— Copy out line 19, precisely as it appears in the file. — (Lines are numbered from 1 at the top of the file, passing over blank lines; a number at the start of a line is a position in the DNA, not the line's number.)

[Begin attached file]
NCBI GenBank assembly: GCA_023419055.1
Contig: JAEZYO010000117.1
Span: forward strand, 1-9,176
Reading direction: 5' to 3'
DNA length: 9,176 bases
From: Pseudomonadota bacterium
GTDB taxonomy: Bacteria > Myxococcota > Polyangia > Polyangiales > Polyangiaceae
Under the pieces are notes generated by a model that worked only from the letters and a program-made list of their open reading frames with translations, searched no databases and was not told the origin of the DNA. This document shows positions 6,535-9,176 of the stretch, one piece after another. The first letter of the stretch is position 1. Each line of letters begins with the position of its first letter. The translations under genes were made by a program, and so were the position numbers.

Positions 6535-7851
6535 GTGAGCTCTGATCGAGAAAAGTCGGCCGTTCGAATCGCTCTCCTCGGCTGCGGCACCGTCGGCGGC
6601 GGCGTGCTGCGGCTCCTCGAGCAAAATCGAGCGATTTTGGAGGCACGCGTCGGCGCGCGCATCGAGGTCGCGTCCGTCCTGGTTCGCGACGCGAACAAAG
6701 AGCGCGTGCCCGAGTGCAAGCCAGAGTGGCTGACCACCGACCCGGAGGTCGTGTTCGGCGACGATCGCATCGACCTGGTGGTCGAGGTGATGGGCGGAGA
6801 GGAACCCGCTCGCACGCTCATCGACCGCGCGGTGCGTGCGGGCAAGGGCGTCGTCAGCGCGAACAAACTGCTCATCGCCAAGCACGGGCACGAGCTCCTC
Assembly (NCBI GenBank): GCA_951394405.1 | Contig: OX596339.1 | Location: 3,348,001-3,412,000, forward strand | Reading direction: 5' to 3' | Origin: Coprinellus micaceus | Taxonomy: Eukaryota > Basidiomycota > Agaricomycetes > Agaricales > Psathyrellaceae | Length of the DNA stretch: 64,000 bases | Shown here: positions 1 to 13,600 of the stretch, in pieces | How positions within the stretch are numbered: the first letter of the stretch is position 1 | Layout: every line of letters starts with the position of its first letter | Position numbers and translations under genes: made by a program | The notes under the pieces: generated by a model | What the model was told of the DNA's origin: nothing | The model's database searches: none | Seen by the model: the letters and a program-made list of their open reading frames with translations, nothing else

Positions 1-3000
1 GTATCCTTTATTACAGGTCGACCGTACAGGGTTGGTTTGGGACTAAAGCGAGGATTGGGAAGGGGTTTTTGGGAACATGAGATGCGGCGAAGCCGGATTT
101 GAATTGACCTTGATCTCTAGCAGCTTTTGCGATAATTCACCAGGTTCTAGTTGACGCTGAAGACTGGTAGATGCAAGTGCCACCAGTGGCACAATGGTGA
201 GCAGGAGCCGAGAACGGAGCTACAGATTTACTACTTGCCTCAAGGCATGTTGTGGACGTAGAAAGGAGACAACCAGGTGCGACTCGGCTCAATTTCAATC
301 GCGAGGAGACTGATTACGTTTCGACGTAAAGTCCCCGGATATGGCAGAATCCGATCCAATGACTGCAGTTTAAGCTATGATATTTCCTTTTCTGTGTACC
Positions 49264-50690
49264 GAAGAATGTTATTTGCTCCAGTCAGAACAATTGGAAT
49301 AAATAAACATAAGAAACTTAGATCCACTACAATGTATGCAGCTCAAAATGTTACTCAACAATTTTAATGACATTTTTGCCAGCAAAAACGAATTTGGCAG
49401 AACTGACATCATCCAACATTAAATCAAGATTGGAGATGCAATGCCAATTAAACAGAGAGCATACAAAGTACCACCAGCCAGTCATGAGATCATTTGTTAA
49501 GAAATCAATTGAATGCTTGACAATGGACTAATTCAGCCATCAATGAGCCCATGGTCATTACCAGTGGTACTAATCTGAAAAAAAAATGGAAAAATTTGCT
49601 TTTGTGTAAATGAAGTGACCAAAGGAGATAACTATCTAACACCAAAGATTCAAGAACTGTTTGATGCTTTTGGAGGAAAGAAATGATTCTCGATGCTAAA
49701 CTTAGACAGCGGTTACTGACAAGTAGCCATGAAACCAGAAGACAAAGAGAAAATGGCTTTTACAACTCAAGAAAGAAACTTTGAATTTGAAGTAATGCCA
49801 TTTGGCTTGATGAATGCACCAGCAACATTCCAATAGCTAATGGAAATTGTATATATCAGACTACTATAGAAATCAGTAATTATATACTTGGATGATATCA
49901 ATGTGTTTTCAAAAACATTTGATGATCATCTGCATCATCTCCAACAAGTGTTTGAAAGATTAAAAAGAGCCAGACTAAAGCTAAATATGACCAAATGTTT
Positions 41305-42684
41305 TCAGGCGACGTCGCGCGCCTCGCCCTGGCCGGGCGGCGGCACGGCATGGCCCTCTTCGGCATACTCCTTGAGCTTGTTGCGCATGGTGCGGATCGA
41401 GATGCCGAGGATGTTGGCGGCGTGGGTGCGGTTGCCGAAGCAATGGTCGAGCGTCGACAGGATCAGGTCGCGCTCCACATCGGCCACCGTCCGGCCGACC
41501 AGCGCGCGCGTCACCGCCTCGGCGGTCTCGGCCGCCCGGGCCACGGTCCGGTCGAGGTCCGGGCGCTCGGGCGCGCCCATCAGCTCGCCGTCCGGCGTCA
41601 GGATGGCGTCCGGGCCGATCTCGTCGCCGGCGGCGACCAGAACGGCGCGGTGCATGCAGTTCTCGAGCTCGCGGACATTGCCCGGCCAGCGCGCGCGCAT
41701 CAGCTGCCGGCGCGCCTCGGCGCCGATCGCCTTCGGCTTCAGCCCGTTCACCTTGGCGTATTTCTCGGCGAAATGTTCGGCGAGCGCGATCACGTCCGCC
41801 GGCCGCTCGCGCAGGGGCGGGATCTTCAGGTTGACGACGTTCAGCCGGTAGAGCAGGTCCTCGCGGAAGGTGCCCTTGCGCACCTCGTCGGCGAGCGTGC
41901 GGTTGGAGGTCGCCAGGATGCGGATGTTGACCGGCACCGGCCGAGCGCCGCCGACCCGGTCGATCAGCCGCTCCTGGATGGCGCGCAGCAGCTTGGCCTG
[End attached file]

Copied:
301 GCGAGGAGACTGATTACGTTTCGACGTAAAGTCCCCGGATATGGCAGAATCCGATCCAATGACTGCAGTTTAAGCTATGATATTTCCTTTTCTGTGTACC